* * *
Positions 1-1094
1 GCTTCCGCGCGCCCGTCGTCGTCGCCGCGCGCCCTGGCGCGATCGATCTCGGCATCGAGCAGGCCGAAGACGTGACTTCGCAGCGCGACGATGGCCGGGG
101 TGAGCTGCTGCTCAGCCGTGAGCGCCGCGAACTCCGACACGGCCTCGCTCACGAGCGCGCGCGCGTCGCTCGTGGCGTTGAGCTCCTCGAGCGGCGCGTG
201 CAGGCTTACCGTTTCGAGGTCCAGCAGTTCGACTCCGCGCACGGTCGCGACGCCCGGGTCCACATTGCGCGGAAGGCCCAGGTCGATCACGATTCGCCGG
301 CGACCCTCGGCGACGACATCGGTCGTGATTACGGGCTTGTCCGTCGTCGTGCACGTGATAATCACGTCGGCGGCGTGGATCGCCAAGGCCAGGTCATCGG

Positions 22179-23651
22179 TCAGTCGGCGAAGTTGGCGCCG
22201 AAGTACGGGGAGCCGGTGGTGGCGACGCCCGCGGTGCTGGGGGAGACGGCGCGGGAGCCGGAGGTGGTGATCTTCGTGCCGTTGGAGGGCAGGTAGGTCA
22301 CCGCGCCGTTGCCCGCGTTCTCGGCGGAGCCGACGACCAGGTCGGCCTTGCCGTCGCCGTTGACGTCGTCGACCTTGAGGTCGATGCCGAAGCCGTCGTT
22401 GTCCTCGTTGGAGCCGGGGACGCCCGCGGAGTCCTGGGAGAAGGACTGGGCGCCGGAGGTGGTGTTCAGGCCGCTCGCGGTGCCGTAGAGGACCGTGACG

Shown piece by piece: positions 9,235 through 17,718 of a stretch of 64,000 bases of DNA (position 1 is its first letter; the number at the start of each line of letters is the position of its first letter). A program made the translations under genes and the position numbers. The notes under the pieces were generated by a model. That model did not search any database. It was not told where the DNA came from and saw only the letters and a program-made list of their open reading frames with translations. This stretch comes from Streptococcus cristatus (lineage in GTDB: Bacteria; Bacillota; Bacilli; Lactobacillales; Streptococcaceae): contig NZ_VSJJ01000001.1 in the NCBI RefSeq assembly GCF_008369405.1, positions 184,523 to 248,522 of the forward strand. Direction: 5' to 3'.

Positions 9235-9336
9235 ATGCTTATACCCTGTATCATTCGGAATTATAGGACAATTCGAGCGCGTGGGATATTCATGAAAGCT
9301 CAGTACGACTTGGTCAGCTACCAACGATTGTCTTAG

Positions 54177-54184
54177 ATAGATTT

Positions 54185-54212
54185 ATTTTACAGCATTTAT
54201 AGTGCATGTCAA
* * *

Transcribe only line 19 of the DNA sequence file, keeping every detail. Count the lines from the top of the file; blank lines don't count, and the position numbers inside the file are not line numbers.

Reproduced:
54201 AGTGCATGTCAA